5. How systems learn (use a system thinking approach to promote learning in organisations组织如何自我学习 进步) There are two ways systems learn from themselves. 6.13 Balancing feedback loops (Standard balance loop) 标准平衡循环 6.14.1 A balancing loop attempts to move some current state (the way things are)to a desired state (goal or objective) through some action (whatever is done to reach the gaol).
Standard balance loop 6.14.2 Greater the gap, greater the tendency for action.
The desired state interacts with the current state to produce a gap. The desired state is considered to be fixed during this consideration. The gap created by the difference between the desired state and the current state is really the motivation for action, and the larger the gap the greater the tendency to produce action. The action taken then adds to the current state. The current state subtracts from the gap, thus reducing it. When the action succeeds in moving the current state to a point where it is equal to the desired state the gap is reduced to zero and there is no more motivation for action.
A desired state: becoming a mature and successful social business that sell numerous shoes and boosts the life quality and wellbeing of local people
Current state: nothing but an intention to set up a social business
The gap between the two states is the motivation for action.
5.1.3 Effective strategy
Ensure there is an explicit well understood and agreed upon definition of the desired state. If you don't know where you're trying to get to then any action will take you somewhere.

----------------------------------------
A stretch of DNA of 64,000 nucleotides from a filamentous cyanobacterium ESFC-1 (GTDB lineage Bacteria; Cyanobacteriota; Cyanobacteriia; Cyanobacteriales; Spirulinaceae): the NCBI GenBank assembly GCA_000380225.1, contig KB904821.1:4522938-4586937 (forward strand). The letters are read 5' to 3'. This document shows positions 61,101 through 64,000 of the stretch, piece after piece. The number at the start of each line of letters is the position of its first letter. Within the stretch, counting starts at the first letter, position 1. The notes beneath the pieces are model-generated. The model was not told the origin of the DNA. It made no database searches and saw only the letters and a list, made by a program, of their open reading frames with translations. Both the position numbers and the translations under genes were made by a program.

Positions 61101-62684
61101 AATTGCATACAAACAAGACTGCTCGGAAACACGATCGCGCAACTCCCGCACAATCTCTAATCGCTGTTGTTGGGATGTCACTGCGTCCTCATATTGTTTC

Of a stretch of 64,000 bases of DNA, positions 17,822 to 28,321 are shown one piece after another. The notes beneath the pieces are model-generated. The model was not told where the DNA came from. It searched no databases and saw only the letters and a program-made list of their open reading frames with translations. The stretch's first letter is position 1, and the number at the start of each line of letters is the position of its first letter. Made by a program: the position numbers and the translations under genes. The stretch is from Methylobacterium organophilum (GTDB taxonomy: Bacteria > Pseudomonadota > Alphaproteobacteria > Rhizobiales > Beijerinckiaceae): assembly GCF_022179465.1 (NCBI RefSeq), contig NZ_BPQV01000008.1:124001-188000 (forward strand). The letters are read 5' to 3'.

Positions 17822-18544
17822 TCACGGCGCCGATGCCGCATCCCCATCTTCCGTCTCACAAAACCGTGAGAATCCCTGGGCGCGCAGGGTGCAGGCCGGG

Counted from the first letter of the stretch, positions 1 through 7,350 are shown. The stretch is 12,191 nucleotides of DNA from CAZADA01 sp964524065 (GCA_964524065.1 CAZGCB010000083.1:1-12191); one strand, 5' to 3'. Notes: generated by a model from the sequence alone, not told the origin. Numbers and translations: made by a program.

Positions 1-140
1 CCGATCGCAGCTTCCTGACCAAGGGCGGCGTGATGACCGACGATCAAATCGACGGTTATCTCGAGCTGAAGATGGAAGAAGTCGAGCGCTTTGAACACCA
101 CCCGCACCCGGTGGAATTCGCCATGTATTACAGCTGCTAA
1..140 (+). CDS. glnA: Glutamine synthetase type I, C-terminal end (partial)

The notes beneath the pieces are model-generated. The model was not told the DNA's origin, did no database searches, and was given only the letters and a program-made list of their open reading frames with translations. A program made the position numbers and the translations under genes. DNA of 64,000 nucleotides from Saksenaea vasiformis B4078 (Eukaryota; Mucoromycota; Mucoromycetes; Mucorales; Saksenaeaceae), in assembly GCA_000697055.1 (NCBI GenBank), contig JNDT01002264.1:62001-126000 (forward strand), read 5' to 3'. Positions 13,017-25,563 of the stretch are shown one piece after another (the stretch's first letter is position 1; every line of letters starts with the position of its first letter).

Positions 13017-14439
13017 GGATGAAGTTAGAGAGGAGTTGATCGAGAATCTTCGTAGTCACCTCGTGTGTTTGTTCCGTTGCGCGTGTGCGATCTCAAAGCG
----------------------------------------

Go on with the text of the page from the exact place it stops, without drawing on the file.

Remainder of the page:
Ensure there is an as objective as possible definition of the current state. It is the relation between the desired state and the current state that forms the basis for planning and subsequent action. If the planning is flawed there is a good chance the resultant action will be inappropriate to move the current state to the desired state.

Because action is driven by the size of the gap there is a natural tendency for the extent of action to decline as the current state approaches the desired sate. This tendency accounts for the fact that as projects approach completion it seems to be more and more difficult to make progress toward completion. To overcome this tendency the motivation for action must come from somewhere else other than the gap. In terms of project completion the focus might be to begin to think about completing this project so the organization can get on to the next one. The answer to the predicament lies outside the structure.
5.1.4 Triggered by a lever
Turn the facet 6.14 Balancing Loop with Delay 6.15.3 This structure is a variation of the standard balancing loop. The variation being that there are one or more delays in the structure which are responsible for producing a very different behaviour pattern than with the standard balancing loop.

6.15.4 Implications of Delay